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As soon as the Cubs drafted Mount Carmel shortstop Ed Howard 16th overall on Wednesday night, ESPN took a pause in its draft programming to mention Cubs president Theo Epstein’s role in organizing a league initiative in support of the Black Lives Matter movement, including $1 million in donations to related organizations.

Major League Baseball made it a significant part of its draft broadcast — with executives, including Epstein, silently holding Black Lives Matter signs — at a time protests over police brutality and systemic racism continued into their third week following the killing of George Floyd by police in Minneapolis.

Which meant that on this night, in this national moment — and especially in this sport — it would be part of Howard’s story no matter which team selected the top black high school player in the draft.

But then it became literally a made-for-TV moment when Howard’s hometown Cubs selected him just two days after Epstein vowed to “look inward and question my own assumptions” and to use his significant stature to effect change in the game and his organization.

RELATED: Cubs’ Theo Epstein vows to ‘look inward’ for solutions to MLB's systemic racism

First-round pick of one of the sport’s marquee franchises? Spotlight of playing for the hometown team? And symbol for institutional change — role model for a new generation?

 

That’s a lot of ground to cover, even if he is the best defensive shortstop in the draft.

But Howard not only seems to know what he’s getting into — he seems to embrace it.

“I’ll definitely be a role model,” said Howard, who got his first taste of the role at 12 as a star on the Jackie Robinson West Little League team that played in the Little League World Series championship game in 2014.

“That’s definitely something I’m big on,” he said. “I’m big on being not only a great player on the field, but I’m big on being a great person off the field. My parents are real into that. They push me to be my best self all the time.”

If Howard seems mature for his age at 18, the process might have started five years earlier when that Little League team went from the world stage and a White House visit to having its national title stripped for residency-rules violations.

“I learned a big life lesson at 13 years old,” Howard said during an interview with On The Soil, a video podcast by thebigs.us. “We went down there and we played, and a few months later they took the title away. They took us out of the history books. I was 13 years old, and I was getting a lot of hate comments and things like that on social media. so it kind of opened my eyes at a real young age.

“If anything I feel like it just taught me to always be levelheaded,” he added, “and keep working, because just as many people can love you when you’re at the top, and when you fall the haters and people come with the negative comments as well. It just showed me to keep pushing.”

Whether that’s a glimpse into what the Cubs saw and liked in Howard behind the quick bat and exceptional glove at a premier position, it at least suggests he has a sizable head start on handling whatever inherent challenges he might face in living up to the hometown hype and, perhaps more so, in his efforts to become one of the few black Americans in the big leagues.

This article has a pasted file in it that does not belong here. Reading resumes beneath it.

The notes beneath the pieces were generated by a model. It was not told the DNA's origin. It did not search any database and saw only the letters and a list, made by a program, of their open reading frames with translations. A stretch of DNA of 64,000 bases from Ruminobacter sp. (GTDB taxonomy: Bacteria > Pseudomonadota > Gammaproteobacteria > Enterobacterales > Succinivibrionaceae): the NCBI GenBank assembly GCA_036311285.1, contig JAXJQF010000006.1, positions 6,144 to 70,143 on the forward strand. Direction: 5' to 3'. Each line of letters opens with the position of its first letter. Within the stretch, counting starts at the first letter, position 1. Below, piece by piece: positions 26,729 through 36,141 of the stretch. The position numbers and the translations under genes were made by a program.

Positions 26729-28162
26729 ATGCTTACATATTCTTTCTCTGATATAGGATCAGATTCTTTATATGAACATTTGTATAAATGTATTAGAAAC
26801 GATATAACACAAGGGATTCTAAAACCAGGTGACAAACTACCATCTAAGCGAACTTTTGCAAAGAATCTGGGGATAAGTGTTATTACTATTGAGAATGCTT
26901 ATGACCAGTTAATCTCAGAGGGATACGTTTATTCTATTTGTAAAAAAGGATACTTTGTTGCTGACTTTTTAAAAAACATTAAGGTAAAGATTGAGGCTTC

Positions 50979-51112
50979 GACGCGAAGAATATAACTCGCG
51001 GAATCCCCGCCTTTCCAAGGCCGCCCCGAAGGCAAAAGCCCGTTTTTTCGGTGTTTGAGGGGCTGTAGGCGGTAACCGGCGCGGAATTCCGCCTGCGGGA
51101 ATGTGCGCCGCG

RELATED: Cubs' No. 1 draft pick Ed Howard thrives on big stage

Howard said he knew about Epstein’s comments earlier in the week, when one of the most powerful executives in the industry pointed a finger at himself for his own shortcomings in the game’s racial gaps on the field and in management — and promised to seek real change.

“I agree with what he said,” Howard said. “There’s a lot of African Americans that can play. There’s not that many in the league right now, but I definitely think there’s a lot more coming. It’s just my draft day, so in a few years I’ll be there.”

 

Howard has never lacked for confidence. His drive, passion and work ethic seem as elite as the practice routines that Cubs scouting director Dan Kantrovitz said were Triple-A to major-league level. And Howard has strong mentors in the game, ranging from his father to White Sox shortstop Tim Anderson.

If it does wind up leading to the kind of range off the field that he already shows on it, maybe he’ll even be the kind of leader for the next generation that nobody has the right to ask him to be — but that the moment craves. And that he doesn’t seem afraid of.

He still has to hit well enough, develop, stay healthy and get there. He’s got a long way to go.

And so does Epstein.

But Howard has his eyes wide open.

And, he said of Epstein, “I hear what he’s saying. I feel like what’s going on in the world is real crazy. We’ve all got to come together and realize we’re all the same; we’re all human. …I think bringing diversity is good for baseball. It should be diverse. There’s a lot of great players, a lot of African Americans can play.”

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